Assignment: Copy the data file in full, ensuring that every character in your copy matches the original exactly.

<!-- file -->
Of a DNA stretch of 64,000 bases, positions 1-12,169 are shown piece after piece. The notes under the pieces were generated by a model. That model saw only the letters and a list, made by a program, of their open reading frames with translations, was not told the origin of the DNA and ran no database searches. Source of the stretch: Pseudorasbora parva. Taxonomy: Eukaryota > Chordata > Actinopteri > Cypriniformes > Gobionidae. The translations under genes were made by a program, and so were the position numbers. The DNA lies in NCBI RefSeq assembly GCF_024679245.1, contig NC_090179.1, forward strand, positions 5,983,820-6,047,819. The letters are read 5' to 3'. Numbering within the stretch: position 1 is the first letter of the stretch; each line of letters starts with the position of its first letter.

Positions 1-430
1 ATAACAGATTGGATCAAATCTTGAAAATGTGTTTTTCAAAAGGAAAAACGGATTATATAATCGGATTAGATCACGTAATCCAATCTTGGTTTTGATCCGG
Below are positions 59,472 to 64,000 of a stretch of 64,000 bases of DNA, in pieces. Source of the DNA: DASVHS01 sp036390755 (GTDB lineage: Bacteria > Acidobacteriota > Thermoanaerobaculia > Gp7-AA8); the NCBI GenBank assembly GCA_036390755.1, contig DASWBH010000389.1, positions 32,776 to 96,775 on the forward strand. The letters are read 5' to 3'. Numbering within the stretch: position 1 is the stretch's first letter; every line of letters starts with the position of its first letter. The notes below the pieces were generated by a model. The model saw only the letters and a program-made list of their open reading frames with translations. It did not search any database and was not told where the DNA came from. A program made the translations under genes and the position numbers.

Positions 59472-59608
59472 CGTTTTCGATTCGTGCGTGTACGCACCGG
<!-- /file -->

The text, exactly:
Of a DNA stretch of 64,000 bases, positions 1-12,169 are shown piece after piece. The notes under the pieces were generated by a model. That model saw only the letters and a list, made by a program, of their open reading frames with translations, was not told the origin of the DNA and ran no database searches. Source of the stretch: Pseudorasbora parva. Taxonomy: Eukaryota > Chordata > Actinopteri > Cypriniformes > Gobionidae. The translations under genes were made by a program, and so were the position numbers. The DNA lies in NCBI RefSeq assembly GCF_024679245.1, contig NC_090179.1, forward strand, positions 5,983,820-6,047,819. The letters are read 5' to 3'. Numbering within the stretch: position 1 is the first letter of the stretch; each line of letters starts with the position of its first letter.

Positions 1-430
1 ATAACAGATTGGATCAAATCTTGAAAATGTGTTTTTCAAAAGGAAAAACGGATTATATAATCGGATTAGATCACGTAATCCAATCTTGGTTTTGATCCGG
Below are positions 59,472 to 64,000 of a stretch of 64,000 bases of DNA, in pieces. Source of the DNA: DASVHS01 sp036390755 (GTDB lineage: Bacteria > Acidobacteriota > Thermoanaerobaculia > Gp7-AA8); the NCBI GenBank assembly GCA_036390755.1, contig DASWBH010000389.1, positions 32,776 to 96,775 on the forward strand. The letters are read 5' to 3'. Numbering within the stretch: position 1 is the stretch's first letter; every line of letters starts with the position of its first letter. The notes below the pieces were generated by a model. The model saw only the letters and a program-made list of their open reading frames with translations. It did not search any database and was not told where the DNA came from. A program made the translations under genes and the position numbers.

Positions 59472-59608
59472 CGTTTTCGATTCGTGCGTGTACGCACCGG